IS THE SUPREME COURT TOO POLITICAL AND TOO POWERFUL?
The US Supreme Court bears the incredible responsibility for deciding the constitutional validity of cases by judging the merits of each against the Constitution. Given the context in which the Constitution was written and its often ambiguous language, the task facing the nine Justices is not simple and the Court’s activities not without controversy. The influence of the Court has generated swathes of literature concerning how the Constitution is applied and how effective those applications have been in shaping public policy.
There can be little doubt that the Supreme Court is both powerful and political and has had a major impact on American society. Indeed, it was the Court that ruled racial segregation in schools to be unconstitutional (Brown v. Board of Education 1954); guaranteed the rights to counsel and due process (Gideon v. Wainwright 1963); established the constitutional right of abortion (Roe v. Wade 1973); and famously, or perhaps infamously, halted the Florida recount, effectively awarding the presidency to George W. Bush (Bush v. Gore 2000).
This essay takes the notion that the Court is both political and powerful as given but explores whether it is too political and too powerful, to the degree that its decisions have a detrimental impact on the functioning of US democracy.
In considering this issue, one needs to consider outcomes (how the Court has actually shaped public policy). This essay will focus on three policy areas where the Court has made landmark decisions (abortion, civil rights, and gun control) and explains that while the Court is, by its nature, highly political and also powerful, it does not operate in a vacuum and its influence on society in constrained by the separation of powers, the federal nature of politics, and public opinion.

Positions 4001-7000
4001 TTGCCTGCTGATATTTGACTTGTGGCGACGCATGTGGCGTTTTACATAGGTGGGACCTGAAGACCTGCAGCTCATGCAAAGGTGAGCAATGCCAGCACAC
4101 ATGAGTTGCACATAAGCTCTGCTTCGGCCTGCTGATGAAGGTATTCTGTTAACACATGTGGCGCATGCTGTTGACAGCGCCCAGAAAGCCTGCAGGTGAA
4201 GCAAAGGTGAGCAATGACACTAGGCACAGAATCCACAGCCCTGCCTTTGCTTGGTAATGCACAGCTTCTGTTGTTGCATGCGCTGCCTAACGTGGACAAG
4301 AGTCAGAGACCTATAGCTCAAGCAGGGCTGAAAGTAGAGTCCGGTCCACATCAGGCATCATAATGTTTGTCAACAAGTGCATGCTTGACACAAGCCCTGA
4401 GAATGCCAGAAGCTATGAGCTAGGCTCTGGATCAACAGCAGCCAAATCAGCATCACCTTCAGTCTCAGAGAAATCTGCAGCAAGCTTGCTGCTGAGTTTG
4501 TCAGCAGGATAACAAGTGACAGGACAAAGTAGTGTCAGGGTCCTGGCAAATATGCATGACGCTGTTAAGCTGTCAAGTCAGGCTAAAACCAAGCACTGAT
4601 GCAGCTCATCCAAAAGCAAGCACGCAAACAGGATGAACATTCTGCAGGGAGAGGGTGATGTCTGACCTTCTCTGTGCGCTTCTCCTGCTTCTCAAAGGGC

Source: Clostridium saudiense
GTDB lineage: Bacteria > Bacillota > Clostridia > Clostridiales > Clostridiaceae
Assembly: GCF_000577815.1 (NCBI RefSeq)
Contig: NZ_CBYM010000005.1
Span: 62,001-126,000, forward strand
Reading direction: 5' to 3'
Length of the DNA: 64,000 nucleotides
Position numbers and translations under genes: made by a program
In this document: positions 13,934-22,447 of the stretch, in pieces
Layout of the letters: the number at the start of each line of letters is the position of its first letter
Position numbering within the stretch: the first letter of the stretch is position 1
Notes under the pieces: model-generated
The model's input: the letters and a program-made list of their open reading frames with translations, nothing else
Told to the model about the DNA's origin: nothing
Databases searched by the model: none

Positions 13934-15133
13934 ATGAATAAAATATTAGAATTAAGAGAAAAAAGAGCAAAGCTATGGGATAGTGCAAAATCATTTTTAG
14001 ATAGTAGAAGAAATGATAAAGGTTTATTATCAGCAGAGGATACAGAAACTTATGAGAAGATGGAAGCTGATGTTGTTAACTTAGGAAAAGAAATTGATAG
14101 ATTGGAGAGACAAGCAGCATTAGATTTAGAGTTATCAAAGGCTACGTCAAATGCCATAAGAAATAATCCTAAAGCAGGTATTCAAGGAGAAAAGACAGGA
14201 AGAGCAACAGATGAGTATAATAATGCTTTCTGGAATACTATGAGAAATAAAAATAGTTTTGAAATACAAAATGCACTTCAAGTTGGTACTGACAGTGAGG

Supreme Court functions
Before turning to the Supreme Court’s influence on public policy, it is worth understanding what the Court is intended for. Article III of the Constitution states that ‘the judicial power of the United States shall be vested in one supreme court’. This role manifests itself in two judicial review functions: (i) statutory interpretation; and (ii) constitutional interpretation of legislation.
On the former, we can quickly dismiss the notion that the Supreme Court is too political and too powerful. In Ledbetter v. Goodyear 2007 (a case concerning pay discrimination), the Court ruled (by a majority of five-to-four) in favour of Goodyear based on a technicality included in the Civil Rights Act 1964 concerning the timing of the original complaint. This decision was controversial (indeed provoking Justice Ginsburg to take the rare step of reading her dissenting opinion from the bench) and was widely unpopular, even across partisan lines. In 2009, the new Obama administration, working with Congress, was able to introduce the Lilly Ledbetter Fair Pay Act, which amended the original statute, effectively overturning the Court’s ruling.
In Ledbetter (as in similar statutory interpretation cases), the Court performed a useful role in clarifying existing legislation and allowing the elected branches to respond by revising legislation as appropriate. Indeed, it was the elected branches that wielded the real power and any politics behind the five-to-four ruling was irrelevant to the outcome.